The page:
“After a short time the stern turned over on its side, and those who were still clinging to it jumped hastily into the sea. Soon half of the Kortenaer sank from sight, but the bows of the ship floated for a long time sticking straight up in the air.
“After the ship had gone down, a number of rafts, sufficient to support all the survivors, began to float up. The Commander gave orders to tie the rafts together so that we would form a group easily visible to a rescuer…. Our situation was far from comfortable, for much of the surface of the water was covered with a heavy film of black fuel oil from the ship’s bunkers.”
With Kortenaer sunk and Exeter severely damaged, Doorman’s battle plan and fleet were in serious trouble, even though the Japanese had scored only one hit out of 64 torpedoes launched. Doorman turned his flagship to join his other ships and regroup. Everybody on the Allied ships wondered how they could have been torpedoed at such an incredible distance from the Japanese warships. Not knowing about the Long Lance, the Allied skippers presumed there were Japanese submarines in the neighborhood.
On the other side, Nishimura’s 4th Destroyer Flotilla maneuvered to port to link back up with Tanaka’s ships for another attack. Doorman responded by ordering his ships to follow him southeast and then northeast, spewing smoke to cover his moves, to put his main force between the enemy and the battered Exeter, giving that cruiser a chance to escape.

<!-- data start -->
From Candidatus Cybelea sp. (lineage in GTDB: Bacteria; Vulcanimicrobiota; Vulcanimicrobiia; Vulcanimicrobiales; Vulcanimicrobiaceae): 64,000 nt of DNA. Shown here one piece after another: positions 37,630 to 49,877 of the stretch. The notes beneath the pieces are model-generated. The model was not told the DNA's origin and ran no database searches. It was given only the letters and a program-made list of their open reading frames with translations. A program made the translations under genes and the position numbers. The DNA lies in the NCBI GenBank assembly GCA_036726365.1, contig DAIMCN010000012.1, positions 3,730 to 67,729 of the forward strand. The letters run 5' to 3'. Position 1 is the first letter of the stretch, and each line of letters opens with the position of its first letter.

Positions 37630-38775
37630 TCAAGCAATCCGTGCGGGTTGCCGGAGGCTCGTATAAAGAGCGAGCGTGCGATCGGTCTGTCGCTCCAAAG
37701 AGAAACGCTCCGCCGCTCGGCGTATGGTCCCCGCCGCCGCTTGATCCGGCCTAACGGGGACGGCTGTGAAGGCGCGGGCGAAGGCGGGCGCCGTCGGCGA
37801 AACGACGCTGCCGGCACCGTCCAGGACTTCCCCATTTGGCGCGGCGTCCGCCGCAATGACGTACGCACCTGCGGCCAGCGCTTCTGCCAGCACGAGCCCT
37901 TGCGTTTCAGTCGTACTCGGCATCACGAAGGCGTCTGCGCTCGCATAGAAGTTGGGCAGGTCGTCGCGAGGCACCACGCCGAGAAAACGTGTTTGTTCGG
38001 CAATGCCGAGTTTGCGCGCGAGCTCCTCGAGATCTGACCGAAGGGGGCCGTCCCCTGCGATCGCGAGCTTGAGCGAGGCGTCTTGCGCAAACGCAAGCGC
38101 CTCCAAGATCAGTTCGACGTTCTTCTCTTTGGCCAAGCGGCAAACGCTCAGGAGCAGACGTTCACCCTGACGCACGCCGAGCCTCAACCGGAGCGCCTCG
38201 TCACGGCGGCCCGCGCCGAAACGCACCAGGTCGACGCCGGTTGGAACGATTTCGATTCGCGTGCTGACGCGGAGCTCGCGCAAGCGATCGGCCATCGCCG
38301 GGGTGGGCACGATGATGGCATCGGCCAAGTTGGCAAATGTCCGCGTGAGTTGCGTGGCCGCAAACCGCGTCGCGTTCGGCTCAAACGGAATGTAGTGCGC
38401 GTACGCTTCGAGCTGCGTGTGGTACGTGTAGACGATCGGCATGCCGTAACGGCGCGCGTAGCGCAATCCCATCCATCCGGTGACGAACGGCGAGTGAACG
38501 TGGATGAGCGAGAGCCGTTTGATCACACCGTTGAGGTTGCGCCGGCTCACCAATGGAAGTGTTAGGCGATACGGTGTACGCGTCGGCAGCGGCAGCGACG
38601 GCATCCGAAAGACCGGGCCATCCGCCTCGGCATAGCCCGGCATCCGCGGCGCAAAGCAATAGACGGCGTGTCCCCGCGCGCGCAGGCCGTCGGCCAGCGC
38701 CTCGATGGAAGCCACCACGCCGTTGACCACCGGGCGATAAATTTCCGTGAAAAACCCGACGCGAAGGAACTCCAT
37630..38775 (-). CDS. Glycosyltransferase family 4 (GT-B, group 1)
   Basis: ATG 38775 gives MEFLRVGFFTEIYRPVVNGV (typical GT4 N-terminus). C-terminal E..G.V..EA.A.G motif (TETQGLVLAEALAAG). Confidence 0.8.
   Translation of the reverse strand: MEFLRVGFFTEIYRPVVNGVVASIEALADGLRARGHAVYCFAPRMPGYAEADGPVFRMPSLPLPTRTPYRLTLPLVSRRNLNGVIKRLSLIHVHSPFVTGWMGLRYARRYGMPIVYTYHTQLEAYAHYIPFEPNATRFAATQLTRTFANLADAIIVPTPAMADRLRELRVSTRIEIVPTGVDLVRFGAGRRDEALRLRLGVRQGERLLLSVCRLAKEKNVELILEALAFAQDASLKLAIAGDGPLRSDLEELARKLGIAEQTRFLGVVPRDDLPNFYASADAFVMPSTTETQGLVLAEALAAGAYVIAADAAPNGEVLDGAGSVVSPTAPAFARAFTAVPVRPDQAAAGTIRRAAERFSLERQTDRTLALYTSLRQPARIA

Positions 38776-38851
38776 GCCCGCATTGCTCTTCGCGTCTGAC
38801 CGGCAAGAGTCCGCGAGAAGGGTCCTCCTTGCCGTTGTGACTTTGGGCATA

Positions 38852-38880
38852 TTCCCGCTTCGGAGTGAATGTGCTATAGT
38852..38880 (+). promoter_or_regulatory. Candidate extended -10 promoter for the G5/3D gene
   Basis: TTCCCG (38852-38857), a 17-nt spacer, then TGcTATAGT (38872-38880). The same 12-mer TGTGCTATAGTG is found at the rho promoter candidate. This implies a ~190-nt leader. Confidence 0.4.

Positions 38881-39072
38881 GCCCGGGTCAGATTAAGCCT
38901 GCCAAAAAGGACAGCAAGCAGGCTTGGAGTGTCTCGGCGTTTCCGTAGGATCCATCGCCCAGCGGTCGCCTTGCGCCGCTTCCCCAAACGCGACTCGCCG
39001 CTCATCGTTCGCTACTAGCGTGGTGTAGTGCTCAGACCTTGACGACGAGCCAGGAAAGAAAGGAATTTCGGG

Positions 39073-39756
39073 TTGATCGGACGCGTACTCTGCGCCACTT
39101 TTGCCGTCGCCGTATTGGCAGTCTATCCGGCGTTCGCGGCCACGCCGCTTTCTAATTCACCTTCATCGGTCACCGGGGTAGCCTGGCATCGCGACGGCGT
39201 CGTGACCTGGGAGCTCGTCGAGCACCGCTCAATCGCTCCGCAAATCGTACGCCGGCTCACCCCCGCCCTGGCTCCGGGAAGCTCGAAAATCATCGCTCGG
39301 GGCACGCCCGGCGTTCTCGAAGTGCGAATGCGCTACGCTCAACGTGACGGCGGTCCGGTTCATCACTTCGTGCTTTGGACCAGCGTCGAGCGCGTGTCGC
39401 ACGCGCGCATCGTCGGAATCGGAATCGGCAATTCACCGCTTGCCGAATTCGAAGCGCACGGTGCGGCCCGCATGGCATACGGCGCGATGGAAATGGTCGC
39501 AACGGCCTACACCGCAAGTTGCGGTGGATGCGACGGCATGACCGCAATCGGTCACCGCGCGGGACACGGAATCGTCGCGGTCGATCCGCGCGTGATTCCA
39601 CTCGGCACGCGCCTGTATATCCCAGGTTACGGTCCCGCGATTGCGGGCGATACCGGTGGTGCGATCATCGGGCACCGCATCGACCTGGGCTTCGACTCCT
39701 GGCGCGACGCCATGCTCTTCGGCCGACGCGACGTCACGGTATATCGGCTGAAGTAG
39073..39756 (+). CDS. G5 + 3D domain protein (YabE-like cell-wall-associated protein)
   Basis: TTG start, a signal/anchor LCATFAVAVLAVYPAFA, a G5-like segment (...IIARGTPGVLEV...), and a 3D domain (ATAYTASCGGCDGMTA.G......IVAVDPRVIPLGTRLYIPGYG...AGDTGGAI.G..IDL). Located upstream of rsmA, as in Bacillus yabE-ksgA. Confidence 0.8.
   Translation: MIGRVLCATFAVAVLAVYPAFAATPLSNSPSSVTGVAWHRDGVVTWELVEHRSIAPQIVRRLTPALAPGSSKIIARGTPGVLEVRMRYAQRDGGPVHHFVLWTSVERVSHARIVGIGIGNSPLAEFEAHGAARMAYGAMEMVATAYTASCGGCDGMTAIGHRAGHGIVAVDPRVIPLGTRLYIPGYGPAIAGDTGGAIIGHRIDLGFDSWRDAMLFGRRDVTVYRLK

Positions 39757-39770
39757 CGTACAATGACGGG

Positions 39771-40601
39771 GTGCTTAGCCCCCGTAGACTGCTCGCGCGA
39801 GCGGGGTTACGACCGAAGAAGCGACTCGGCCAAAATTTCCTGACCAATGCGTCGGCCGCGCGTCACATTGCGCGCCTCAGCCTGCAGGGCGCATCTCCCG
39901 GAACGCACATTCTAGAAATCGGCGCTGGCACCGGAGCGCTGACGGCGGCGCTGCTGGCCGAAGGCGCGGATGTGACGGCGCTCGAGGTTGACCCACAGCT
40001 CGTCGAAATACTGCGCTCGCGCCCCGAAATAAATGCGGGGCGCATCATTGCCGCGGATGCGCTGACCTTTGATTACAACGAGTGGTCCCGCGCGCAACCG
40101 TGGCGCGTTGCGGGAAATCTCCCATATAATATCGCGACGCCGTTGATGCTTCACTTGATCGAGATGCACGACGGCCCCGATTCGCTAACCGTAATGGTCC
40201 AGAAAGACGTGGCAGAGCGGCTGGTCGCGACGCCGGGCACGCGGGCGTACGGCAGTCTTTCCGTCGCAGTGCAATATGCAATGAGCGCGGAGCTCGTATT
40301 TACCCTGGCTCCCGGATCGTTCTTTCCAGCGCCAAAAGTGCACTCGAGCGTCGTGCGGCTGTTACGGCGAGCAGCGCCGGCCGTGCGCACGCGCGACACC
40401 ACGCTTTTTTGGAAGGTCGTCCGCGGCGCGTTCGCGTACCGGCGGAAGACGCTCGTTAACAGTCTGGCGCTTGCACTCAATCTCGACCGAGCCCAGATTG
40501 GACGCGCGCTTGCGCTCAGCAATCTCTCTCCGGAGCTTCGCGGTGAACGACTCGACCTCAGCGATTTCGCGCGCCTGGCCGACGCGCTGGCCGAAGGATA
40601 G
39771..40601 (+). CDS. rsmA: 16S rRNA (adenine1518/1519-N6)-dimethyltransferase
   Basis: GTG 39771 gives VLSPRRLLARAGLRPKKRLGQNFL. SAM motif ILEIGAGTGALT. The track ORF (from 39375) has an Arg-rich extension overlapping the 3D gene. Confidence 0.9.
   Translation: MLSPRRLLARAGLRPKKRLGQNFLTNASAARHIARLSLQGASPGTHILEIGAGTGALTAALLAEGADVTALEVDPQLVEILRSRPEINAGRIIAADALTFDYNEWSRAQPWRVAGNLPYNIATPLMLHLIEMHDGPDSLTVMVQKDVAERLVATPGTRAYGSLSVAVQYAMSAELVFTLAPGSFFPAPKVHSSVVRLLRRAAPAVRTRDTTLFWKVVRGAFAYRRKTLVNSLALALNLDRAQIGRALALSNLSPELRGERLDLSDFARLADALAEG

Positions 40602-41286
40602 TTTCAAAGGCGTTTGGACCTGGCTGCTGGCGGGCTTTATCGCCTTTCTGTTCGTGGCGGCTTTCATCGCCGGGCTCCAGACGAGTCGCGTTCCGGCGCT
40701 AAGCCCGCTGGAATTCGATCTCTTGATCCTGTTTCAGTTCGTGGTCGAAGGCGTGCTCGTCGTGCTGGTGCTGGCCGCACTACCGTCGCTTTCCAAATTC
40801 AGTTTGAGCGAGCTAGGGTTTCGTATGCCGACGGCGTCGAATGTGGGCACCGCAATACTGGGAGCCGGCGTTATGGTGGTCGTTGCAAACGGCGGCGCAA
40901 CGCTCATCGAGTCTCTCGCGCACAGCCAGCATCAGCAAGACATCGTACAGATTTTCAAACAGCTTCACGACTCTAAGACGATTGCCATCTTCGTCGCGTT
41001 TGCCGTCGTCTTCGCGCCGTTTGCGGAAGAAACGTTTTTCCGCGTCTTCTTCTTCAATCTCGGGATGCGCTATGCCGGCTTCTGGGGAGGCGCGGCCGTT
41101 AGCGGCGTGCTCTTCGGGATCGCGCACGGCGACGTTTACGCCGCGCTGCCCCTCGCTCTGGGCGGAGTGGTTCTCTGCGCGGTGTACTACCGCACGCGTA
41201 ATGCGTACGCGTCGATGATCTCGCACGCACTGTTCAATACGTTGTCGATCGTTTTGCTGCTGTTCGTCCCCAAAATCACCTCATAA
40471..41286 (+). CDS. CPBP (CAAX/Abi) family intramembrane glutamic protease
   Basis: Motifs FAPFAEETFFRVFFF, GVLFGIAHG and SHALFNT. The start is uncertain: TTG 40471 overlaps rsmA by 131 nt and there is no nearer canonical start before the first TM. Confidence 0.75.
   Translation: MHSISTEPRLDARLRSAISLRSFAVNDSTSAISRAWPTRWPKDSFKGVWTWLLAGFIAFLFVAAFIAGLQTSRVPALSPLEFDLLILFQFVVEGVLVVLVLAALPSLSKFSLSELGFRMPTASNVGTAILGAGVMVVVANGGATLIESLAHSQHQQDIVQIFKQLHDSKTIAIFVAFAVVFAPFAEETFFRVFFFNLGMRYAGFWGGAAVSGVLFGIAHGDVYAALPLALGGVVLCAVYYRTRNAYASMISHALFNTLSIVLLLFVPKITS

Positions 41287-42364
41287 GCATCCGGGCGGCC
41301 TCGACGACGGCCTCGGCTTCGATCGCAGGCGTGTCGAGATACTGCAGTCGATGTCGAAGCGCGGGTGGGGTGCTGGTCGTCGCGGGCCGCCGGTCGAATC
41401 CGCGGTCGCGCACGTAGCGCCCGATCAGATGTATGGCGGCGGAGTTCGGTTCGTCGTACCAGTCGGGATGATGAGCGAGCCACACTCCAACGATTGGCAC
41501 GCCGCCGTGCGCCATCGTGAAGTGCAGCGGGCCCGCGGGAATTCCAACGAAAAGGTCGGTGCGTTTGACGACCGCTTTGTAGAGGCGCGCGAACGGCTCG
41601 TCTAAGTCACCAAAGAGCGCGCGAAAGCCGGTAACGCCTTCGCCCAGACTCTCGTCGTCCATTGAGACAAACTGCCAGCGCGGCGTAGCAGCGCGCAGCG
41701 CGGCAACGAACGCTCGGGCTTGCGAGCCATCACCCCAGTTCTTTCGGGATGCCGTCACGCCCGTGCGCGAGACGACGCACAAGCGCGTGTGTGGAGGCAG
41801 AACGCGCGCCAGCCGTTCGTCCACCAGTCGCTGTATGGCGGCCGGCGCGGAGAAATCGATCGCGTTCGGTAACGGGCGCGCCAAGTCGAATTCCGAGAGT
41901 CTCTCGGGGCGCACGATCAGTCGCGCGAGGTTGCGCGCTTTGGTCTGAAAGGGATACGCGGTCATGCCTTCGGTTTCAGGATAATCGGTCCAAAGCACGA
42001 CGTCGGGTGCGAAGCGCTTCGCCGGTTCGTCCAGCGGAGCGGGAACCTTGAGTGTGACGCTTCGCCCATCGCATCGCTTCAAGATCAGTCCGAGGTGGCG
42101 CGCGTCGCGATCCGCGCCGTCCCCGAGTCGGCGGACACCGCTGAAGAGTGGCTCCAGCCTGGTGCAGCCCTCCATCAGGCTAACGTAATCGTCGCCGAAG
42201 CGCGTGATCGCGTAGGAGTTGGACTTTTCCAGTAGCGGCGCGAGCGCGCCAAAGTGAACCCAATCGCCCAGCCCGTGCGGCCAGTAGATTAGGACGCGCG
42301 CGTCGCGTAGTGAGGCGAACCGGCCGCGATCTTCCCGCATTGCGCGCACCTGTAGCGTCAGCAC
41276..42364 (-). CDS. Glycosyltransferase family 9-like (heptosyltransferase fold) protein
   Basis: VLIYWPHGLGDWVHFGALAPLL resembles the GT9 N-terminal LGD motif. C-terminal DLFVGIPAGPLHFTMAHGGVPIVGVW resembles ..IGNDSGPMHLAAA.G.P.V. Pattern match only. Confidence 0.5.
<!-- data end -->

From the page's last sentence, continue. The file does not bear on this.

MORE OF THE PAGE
As the Japanese regrouped, Doorman realized he had to strike first, sending in his three British destroyers, Electra, Encounter, and Jupiter, to make independent attacks. After doing so, they would join the Dutch destroyer Witte de With and escort Exeter to Surabaya.
On Electra, Commander C.W. May told his men on the main loudspeaker at 5:25, “The Japanese are mounting a strong torpedo attack against the Exeter. So we are going through the smoke to counterattack.” While this went on, Exeter’s crew restored power to the guns and steam to 15 knots. With that, her guns opened fire on Jintsu, which made smoke and maneuvered away from Exeter’s 8-inch shells.
Electra, ahead of her sisters, sprinted forward to the northwest, into the smoke, and emerged through the murk and gloom to find the pagoda-like superstructure and bulbous funnel tops of Jintsu leading six destroyers toward her. Gunner Cain felt naked to the enemy.